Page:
Data collected from more than 30,000 samples has so far shown that levels of PAHs (Polycyclic Aromatic Hydrocarbons) from Rena oil appear to have dissipated in most areas in the Bay of Plenty.
However scientists say there is still a significant amount of work to be done before any final conclusions on long-term environmental impacts can be made; this includes more sample information to be collected from Astrolabe Reef (Otaiti).
Professor Chris Battershill, Waikato University Coastal Chair who is overseeing the Rena Recovery monitoring programme, said there are still thousands of samples expected to be collected and tested over the coming months to provide a full picture of any long-term effects from the Rena grounding in October 2011.
Samples of kaimoana species including tuatua, pipi, p?ua, kina, crabs and cockles have been tested from along the Bay of Plenty coastline including the east coast and from offshore islands to gain full coverage of the region.
"We want to be able to get a full picture of how the environment has been affected and pinpoint exactly what impacts are from the Rena grounding," Professor Battershill said.
"Shellfish are a key focus because they are one of the biggest concerns for the community. They are also a good indicator of water quality because they sit on the sea floor and act as a filter. If there are contaminants in the water it is likely you would trace these in common shellfish."
Professor Battershill said that it is important to note that these results are just the first pieces in the puzzle.
"It is important to understand that we need to process a large amount of data to make a complete analysis of the situation," he said.
The long-term environmental recovery monitoring programme is being overseen by Professor Chris Battershill of Waikato University and Professor David Schiel of Canterbury University who will present an overview to the public tonight [Thursday 11 October]. The programme involves sampling and monitoring of rocky shore and sandy coastline marine communities as well as offshore reef systems including Astrolabe Reef (Otaiti), where the Rena is lodged.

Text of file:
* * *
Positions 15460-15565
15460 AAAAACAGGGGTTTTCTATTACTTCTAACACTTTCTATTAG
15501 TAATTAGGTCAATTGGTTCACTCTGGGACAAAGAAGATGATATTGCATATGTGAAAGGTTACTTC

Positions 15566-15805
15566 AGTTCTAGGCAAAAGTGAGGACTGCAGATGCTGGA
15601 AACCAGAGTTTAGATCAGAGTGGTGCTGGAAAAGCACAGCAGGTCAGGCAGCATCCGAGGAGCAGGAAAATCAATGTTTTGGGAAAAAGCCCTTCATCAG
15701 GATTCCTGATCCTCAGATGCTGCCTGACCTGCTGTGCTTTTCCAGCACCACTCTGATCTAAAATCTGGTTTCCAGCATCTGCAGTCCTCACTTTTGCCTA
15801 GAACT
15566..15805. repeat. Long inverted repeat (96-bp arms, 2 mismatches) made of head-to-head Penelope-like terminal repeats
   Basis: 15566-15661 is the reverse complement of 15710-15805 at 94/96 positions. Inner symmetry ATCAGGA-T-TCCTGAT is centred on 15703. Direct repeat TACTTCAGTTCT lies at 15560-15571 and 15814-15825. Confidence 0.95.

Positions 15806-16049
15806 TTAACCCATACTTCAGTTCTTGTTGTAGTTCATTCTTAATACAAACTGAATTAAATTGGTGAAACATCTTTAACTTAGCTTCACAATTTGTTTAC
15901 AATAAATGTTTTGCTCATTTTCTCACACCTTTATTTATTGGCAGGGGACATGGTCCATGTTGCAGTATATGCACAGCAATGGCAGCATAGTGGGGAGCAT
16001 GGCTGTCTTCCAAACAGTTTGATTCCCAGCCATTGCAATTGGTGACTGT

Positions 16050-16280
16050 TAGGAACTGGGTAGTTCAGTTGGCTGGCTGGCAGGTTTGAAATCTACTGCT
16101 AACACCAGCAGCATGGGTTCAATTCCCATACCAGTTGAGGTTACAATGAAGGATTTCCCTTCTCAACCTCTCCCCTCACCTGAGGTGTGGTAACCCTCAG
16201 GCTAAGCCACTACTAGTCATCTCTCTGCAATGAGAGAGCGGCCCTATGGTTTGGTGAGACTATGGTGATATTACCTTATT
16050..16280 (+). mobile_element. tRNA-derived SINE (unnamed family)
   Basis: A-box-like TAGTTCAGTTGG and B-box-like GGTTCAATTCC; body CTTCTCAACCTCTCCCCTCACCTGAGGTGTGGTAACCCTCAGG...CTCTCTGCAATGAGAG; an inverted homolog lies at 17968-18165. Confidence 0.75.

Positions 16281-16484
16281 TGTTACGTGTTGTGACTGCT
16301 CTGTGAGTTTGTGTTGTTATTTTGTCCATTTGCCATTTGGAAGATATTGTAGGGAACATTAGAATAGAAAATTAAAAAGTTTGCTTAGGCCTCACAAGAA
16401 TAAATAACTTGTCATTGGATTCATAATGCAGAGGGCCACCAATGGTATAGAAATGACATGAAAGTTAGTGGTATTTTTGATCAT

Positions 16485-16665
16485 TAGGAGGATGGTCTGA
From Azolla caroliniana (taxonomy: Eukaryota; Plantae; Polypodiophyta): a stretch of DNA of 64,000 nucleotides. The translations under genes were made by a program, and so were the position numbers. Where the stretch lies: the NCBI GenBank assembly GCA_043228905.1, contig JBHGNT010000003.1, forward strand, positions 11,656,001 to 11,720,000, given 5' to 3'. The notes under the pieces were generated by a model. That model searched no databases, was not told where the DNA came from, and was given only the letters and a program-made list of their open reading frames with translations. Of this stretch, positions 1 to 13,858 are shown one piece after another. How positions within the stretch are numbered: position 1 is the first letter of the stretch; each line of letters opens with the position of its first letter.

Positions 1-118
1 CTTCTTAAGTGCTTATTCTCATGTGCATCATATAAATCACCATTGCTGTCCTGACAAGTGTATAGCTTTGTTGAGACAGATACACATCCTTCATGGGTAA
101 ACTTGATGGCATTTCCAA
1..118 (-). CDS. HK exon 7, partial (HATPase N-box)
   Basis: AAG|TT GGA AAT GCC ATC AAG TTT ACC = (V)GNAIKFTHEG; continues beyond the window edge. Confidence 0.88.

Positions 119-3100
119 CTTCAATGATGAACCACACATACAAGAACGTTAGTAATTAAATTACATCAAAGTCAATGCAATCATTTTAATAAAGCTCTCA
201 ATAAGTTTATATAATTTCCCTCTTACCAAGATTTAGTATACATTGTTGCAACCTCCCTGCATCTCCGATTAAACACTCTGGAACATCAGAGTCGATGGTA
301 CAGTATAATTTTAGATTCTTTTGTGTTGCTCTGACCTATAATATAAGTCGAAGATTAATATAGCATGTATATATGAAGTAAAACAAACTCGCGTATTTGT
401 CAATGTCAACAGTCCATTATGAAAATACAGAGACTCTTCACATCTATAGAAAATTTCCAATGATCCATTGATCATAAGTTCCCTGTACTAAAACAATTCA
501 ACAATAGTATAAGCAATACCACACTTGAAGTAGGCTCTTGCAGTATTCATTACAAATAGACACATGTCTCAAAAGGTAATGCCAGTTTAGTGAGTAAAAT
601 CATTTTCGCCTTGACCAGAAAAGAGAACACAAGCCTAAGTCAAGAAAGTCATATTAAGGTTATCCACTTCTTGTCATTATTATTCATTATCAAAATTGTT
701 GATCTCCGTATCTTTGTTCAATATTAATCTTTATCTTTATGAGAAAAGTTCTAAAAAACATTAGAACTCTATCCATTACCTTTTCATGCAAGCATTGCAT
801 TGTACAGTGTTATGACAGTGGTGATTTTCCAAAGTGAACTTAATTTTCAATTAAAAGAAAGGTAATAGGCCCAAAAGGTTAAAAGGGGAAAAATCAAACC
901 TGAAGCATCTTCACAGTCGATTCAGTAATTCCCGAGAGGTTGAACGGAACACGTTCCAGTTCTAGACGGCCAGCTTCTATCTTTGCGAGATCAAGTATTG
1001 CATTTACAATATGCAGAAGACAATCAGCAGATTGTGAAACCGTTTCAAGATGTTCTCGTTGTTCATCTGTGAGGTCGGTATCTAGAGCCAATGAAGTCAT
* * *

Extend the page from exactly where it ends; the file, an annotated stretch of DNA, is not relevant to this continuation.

The Rena Long-Term Environmental Recovery Plan is nearly one-third of the way towards completion. The multi-disciplinary partnership between four New Zealand tertiary institutes, iwi and a large contingent of other stakeholders is a unique aspect of this programme. The forthcoming summer programme involves dozens of students, volunteers and iwi-based projects to better understand recovery and on-going effects.
Professor Schiel said that while they would like to be able to give the community final results one year on, it is important to complete the sampling and tests over the summer period to gain a true understanding of the state of the environment.
"However, we want to make sure we keep people informed while we continue our work, and that is why we are giving this update today," Professor Schiel said.
Following are the key discoveries from data sampled as at 11 October 2012.
One of the key priorities of sampling has been to identify contamination of edible seafood by PAHs (Polycyclic Aromatic Hydrocarbons) from Rena oil. The chemical tests for PAHs are very sensitive and can detect nanograms (billionths of a gram), so finding PAHs at low levels does not necessarily indicate toxicity to humans. There were elevated levels of PAHs in some species immediately after the oil spill. From the samples taken so far, PAHs appear to have dissipated over the past year in most areas.
We know that a wide range of coastal species, including kaimoana and animals resident on the sea shore, have been exposed to Rena oil, but we are pleased to see that most have survived and now show little or no evidence of residual PAHs.
Juveniles of some kaimoana species are reduced in some areas we have sampled. Because there is large seasonal variation in many species, this reduction in numbers is not proven to be caused by Rena oil but we are doing continued investigations to be able to make a conclusive judgement.
To determine the maximum effects on marine communities, we focussed some studies on intertidal rocky reefs that had been heavily fouled by oil. Up to 20 percent mortality was experienced by mussels and some other attached organisms; areas are being monitored over the next several months to determine if there is full recovery.
Because of the extent of the oil across the ecosystem, there is potential for sub-lethal effects on reproduction and population dynamics of many species. To resolve this, ecotoxicological assays will be done over the summer months.
Astrolabe Reef itself has been impacted by the Rena and its cargo. Considerably more work will need to be done over the next several months to determine the full extent of environmental damage and recovery there and in the surrounding area, which has had limited access because of the salvage operation.
Already more than 30,000 tuatua have been collected and measured, with representative samples from throughout the Bay analysed for PAH and heavy metals content; more than 1,000 specimens across most relevant kaimoana species have been collected to date for contaminant chemistry tests, and more than 100 cubic meters of sand has been sieved and processed as part of the sampling programme. All this is now being repeated for the spring seasonal survey.
Please note: There is currently a shellfish toxin warning in the Bay of Plenty regarding a separate issue of Paralytic Shellfish Poisoning (PSP). People should take note of the areas that still contain high levels of paralytic shellfish poison and avoid collecting shellfish in these areas.